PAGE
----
[theme : Hardware] [author : Kraul]
[theme : Peripherals] [author : Fylstra]
[theme : Peripherals] [author : Simpson]
[theme : Systems Software] [author : Welles]
[theme : Software] [author : Wimble]
[theme : Software] [author : Guzzon]
[theme : Construction] [author : McNatt]
[theme : Robotics] [author : Hollis]
[theme : Hardware] [author : Carr]
[theme : Software] [author : Quek]
Some uses of a microprocessor involve the connection to the outside world through an analog interface. When fooling around with such projects from music generation to robotic control, however, it quickly becomes necessary to have a large number of inexpensive real world interfaces. To help point you in the right directions Douglas R Kraul supplied an article on Designing Multichannel Analog Interfaces.
In the past, readers have seen some interest expressed in the concepts of robotics, the use of small computers as the brains of mobile automated mechanisms. Robots have long been fancied in science fiction literature and cinema, but only rarely have people taken any practical steps towards a "real" robot as opposed to paper romanticisms or stage dummies. One of those rare cases is that provided by Ralph Hollis and his associate Dennis Toms, both of whom are physicists at the University of Colorado, Duane Physical Laboratory, Boulder CO. Ralph has been pursuing the design of practical robots as an avocation since 1957, and lately has progressed to the point of a working mobile computer system called Newt, whose picture provides the theme of this month's cover. Turn to Ralph's article, Newt: A Mobile, Cognitive Robot for essential background information on contemporary robot design philosophies.
Hard copy is a most useful output, but it tends to be somewhat expensive. Dan Fylstra shows one very attractive option in his article on Interfacing the IBM Selectric Keyboard Printer. Dan purchased a used print mechanism late in 1976, and since then has successfully interfaced the device to his KIM-1 system. Readers interested in using these printers (which are available in significant numbers on surplus markets) will find Dan's article an essential guide to the art.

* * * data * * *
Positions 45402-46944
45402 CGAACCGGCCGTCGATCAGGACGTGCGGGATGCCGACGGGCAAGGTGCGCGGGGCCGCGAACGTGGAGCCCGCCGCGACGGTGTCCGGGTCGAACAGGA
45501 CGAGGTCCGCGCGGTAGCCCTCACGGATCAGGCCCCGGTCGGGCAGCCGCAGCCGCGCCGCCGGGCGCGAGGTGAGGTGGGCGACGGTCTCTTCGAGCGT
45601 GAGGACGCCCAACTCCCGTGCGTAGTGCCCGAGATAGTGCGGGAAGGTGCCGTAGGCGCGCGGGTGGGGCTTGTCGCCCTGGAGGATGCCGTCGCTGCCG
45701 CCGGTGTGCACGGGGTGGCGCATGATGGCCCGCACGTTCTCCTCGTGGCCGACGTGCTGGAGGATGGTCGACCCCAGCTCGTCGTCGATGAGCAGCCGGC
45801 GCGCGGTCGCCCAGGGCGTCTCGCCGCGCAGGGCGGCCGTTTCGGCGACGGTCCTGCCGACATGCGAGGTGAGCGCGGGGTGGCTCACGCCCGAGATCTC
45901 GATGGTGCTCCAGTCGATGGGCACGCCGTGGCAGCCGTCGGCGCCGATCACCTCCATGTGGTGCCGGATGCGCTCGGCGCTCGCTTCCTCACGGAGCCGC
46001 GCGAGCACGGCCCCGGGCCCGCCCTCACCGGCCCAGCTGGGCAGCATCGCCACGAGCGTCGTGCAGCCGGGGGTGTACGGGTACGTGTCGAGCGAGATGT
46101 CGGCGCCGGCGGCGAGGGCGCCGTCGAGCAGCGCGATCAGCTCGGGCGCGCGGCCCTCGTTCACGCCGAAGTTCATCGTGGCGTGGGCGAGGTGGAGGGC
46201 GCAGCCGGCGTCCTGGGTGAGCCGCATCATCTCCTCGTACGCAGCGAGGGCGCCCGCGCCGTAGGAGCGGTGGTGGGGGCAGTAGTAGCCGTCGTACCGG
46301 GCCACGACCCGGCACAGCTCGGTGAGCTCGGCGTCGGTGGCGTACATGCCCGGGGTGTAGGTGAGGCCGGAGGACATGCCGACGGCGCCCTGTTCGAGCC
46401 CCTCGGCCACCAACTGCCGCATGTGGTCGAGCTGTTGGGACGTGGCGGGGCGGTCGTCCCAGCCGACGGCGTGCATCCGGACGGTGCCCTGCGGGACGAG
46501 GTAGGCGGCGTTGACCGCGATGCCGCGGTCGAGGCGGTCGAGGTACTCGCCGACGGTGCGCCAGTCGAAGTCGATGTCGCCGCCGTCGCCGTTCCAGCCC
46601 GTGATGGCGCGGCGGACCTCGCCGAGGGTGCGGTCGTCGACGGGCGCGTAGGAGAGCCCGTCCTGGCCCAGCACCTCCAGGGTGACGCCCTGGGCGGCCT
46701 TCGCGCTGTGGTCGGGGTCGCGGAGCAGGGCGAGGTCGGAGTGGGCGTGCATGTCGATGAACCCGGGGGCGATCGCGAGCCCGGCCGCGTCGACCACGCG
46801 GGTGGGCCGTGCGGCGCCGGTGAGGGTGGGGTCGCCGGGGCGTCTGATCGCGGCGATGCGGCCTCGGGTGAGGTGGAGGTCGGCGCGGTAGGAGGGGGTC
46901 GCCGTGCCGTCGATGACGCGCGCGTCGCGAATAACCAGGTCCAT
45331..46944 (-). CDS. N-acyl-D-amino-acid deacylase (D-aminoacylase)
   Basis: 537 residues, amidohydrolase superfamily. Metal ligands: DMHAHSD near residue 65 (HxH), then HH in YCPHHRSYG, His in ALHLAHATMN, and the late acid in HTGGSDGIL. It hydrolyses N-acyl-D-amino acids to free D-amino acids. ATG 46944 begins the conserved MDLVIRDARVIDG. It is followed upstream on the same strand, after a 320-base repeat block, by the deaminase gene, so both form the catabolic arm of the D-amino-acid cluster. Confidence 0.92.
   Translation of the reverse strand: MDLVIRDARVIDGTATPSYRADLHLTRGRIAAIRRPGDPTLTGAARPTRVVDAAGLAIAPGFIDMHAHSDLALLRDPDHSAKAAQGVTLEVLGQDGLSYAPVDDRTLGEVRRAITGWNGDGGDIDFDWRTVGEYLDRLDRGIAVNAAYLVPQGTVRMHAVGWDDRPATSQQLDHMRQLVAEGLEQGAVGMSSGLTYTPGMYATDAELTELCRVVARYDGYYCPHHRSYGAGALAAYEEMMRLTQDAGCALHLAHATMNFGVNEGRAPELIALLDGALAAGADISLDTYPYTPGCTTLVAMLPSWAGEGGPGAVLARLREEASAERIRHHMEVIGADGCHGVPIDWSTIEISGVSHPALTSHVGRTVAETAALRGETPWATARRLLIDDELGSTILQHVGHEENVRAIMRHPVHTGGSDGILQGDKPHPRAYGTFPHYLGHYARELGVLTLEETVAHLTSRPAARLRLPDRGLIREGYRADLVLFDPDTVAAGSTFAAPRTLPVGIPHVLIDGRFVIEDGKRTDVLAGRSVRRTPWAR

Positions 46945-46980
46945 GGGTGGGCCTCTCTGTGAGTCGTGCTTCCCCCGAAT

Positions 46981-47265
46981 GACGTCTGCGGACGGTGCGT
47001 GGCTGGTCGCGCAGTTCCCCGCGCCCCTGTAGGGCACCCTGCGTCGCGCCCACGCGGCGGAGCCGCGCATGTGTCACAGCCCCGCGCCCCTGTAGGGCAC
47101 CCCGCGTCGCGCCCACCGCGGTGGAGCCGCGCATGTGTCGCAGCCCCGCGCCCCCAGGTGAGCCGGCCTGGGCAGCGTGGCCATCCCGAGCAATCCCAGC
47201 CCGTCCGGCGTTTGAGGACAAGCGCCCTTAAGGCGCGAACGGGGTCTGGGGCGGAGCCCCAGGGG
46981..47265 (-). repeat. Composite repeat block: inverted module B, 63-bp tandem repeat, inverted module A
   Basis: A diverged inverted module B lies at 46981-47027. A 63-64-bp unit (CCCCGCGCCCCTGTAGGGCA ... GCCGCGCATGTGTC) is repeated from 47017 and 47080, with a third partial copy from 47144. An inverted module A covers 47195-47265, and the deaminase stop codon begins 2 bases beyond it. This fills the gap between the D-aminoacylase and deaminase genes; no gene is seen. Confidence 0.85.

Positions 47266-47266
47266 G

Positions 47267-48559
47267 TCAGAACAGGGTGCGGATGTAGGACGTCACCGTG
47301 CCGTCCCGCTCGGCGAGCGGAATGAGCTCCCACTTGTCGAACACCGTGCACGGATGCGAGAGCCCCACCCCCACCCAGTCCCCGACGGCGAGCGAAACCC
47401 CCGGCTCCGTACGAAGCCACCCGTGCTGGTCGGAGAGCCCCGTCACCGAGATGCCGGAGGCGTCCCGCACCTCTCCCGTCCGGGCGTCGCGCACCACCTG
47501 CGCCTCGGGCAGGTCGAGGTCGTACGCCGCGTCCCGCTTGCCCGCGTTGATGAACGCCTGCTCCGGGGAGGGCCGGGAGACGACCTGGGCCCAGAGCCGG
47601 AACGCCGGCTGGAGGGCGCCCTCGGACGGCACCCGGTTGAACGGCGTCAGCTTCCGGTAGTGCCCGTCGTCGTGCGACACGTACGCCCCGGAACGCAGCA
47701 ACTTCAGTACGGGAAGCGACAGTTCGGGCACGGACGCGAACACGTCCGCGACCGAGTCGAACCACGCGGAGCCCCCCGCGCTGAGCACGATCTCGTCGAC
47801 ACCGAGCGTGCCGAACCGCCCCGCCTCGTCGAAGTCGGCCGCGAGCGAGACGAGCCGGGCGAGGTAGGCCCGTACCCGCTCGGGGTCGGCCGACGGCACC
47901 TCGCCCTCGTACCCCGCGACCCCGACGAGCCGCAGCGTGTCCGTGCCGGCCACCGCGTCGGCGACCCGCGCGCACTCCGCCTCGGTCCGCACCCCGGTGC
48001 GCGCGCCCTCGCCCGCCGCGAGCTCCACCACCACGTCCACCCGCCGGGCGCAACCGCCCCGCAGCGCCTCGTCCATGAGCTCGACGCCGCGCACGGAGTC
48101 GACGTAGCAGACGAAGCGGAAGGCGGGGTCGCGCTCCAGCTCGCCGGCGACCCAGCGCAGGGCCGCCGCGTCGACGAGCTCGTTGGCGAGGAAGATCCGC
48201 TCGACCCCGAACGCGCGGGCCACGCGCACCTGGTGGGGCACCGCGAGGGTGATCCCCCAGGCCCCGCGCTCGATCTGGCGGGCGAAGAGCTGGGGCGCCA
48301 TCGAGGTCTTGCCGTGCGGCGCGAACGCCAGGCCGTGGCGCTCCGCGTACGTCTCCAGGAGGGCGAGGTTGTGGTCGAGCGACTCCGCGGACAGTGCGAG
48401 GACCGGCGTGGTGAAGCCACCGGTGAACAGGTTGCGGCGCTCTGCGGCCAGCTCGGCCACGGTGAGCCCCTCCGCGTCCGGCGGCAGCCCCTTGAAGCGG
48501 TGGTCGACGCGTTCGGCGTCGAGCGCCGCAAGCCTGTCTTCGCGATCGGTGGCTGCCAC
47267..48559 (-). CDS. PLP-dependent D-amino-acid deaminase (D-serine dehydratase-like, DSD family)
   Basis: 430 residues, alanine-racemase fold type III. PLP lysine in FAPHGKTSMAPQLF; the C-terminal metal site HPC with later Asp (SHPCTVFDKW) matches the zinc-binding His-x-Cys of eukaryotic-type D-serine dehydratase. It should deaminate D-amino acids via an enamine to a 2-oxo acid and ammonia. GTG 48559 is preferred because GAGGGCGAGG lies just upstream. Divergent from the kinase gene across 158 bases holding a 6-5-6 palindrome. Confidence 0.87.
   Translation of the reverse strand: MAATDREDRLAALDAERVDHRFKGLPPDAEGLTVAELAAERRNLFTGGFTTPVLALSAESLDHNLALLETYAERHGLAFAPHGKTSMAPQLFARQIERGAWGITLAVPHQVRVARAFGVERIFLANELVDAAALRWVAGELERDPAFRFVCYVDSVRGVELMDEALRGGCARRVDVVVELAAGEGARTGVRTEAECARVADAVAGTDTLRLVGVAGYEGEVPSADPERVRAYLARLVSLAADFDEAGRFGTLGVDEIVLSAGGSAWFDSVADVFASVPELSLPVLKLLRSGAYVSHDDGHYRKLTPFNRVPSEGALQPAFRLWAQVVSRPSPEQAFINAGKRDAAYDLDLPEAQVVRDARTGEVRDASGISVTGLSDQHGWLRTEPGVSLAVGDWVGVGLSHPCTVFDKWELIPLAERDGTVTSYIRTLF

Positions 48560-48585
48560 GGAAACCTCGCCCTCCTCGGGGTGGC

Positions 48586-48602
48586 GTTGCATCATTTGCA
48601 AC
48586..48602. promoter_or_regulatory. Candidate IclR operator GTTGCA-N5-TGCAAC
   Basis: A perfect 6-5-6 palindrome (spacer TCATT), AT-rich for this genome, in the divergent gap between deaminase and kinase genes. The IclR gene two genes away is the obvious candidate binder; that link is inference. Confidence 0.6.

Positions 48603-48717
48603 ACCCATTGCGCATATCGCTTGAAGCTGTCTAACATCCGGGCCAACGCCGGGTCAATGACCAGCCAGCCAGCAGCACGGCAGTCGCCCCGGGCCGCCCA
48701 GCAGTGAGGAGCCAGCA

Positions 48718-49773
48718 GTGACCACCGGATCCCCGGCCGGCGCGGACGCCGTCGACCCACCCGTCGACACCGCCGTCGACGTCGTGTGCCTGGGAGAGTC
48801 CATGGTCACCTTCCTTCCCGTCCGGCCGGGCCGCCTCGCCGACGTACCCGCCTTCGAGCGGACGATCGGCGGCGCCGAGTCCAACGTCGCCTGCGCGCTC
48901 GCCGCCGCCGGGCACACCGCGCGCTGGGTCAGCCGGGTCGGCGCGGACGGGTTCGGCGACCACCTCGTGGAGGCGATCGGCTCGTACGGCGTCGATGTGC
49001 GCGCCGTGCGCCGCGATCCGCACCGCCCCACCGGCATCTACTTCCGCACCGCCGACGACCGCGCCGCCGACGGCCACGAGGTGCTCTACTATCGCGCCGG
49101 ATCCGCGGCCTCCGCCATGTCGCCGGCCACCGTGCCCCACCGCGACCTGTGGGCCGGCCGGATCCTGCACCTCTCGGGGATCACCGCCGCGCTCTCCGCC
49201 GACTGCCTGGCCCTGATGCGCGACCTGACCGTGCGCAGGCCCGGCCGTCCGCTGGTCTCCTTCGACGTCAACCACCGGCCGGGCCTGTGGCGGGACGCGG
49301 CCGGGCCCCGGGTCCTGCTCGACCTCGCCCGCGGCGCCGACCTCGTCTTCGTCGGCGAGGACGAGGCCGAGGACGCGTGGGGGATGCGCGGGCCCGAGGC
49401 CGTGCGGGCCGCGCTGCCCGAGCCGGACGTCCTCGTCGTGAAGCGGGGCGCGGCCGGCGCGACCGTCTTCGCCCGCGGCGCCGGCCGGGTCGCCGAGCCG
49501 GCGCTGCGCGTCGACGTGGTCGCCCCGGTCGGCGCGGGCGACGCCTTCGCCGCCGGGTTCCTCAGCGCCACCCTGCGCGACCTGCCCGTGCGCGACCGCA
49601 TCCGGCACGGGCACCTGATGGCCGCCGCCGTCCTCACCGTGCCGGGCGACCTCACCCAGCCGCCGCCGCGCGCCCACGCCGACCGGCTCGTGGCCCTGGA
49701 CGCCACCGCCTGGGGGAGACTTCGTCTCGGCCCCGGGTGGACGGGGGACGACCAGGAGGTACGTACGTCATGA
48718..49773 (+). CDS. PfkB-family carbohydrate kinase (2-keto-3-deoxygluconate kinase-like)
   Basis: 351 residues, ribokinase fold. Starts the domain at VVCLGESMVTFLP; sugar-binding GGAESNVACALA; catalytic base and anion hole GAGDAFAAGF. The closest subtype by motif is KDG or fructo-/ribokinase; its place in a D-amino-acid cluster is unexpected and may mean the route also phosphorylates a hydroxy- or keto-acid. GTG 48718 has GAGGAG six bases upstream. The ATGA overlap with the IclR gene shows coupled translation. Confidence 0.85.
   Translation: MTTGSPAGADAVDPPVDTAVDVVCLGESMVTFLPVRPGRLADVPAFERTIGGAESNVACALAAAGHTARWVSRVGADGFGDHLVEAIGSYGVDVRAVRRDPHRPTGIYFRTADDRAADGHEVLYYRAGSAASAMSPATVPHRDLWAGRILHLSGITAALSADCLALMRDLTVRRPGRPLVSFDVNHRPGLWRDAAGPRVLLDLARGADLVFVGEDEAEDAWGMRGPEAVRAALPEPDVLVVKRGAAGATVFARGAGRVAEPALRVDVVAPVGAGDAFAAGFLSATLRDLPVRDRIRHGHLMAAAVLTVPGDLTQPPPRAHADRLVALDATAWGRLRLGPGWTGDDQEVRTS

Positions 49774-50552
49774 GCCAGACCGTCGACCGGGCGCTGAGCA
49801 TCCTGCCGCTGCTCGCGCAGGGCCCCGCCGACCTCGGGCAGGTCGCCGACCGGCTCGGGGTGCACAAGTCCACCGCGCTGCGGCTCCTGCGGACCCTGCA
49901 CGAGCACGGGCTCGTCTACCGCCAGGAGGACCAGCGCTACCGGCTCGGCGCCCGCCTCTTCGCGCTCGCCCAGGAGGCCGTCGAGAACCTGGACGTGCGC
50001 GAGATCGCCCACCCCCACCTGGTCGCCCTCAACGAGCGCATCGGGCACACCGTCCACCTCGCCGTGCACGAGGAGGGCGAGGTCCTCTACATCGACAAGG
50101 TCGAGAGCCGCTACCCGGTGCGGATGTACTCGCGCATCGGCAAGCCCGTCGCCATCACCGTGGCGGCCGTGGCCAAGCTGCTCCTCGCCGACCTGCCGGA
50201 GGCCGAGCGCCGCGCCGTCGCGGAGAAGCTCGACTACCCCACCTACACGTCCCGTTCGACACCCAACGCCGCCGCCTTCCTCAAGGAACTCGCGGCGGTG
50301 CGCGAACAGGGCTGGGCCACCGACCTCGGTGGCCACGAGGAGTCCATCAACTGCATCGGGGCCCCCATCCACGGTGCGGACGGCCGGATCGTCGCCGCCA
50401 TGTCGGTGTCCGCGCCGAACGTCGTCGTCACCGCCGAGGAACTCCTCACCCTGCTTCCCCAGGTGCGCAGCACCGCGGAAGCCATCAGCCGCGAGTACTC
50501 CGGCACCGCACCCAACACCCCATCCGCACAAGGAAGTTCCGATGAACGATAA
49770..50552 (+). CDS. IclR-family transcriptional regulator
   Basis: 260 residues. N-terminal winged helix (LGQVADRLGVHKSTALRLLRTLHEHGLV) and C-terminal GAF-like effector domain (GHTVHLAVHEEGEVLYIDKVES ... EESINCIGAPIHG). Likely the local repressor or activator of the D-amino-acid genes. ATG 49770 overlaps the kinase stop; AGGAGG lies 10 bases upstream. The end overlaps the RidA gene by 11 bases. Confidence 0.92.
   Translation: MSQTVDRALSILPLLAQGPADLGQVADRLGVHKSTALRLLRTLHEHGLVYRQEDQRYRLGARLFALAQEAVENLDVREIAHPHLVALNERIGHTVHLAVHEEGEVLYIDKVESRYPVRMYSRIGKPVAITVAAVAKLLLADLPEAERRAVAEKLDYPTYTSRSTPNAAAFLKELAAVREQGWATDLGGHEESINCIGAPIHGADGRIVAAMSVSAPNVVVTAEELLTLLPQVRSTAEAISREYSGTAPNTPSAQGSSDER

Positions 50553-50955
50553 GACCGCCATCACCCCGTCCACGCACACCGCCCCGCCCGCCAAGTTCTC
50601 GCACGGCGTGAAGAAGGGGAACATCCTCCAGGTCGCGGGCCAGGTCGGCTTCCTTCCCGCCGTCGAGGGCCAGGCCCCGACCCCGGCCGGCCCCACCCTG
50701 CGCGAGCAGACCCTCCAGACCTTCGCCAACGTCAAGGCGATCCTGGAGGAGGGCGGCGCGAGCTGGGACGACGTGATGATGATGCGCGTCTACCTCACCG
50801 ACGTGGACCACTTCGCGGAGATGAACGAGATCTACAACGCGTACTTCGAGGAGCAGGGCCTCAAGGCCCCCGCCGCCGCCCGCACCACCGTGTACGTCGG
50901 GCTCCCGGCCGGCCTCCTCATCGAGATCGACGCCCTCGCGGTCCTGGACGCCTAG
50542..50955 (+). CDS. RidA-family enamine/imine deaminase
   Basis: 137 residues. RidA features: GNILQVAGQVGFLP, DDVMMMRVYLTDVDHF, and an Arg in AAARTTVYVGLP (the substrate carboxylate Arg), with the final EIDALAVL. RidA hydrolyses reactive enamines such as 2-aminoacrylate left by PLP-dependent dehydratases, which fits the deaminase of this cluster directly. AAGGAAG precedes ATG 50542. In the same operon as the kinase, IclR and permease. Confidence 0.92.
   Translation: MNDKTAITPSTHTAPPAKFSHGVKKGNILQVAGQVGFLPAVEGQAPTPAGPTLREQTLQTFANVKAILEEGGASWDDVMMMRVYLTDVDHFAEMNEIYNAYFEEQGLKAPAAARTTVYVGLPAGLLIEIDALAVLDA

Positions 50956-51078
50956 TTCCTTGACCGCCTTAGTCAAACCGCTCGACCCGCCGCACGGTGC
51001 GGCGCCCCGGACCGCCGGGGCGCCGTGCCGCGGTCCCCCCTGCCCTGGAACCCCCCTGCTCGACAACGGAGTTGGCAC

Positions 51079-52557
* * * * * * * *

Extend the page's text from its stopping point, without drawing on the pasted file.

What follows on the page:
How can hardware be used to accomplish the details of Interfacing With an Analog World? Turn to author Joseph Carr's second part of a two part series to find out some of the details of basic conversion circuits which use the outputs of sensors and preamplifiers discussed in last month's article.
Much of the software that is available on the market today is available on paper tape so as to be easily read into your microprocessor. The problem is that most common paper tape readers are so slow that it seems to take forever to read a large program into memory. In the article Come Fly With KIM, Rick Simpson introduces us to a solution to this speed problem: the Fly Reader, which he uses with MOS Technology's KIM-1.
Now that you've got the hardware built, how do you run it? Ken Welles answers this question in Software for the Economy Floppy Disk. His previous article (February 1977 BYTE, page 34) described how to construct an inexpensive floppy disk with minimal hardware. This month he provides a series of subroutines to run it, which could easily be expanded into a complete floppy disk operating system.
Last month in the first part of his article Artificial Intelligence, An Evolutionary Idea, Michael Wimble introduced us to the use of a simulated evolution technique by which it was possible for a program to alter itself and reshape its responses as a direct result of an outside stimulus. This month in Part 2: Implementation, Mr Wimble details how the computer experimenter can implement this type of program on any small computer system.
To many people the concept of assembly language is that of the fundamental language of the computer next to machine language. However, each particular assembly language command must be broken down into a series of simpler command sequences. These commands are known as microinstructions. In his article, An Introduction to Microprogramming, S M Quek describes how the concept of microinstructions is a great benefit to the user of a computer, allowing the easy change of basic instructions.
In previous issues Michael McNatt has shown us the availability of Baudot teleprinters and the ways in which they can be interfaced with your microprocessor. In his concluding article, A Guide to Baudot Machines: Part 3, A Teleprinter Test Circuit, he describes a test circuit that can be used for generating Baudot characters for alignment and adjustment purposes.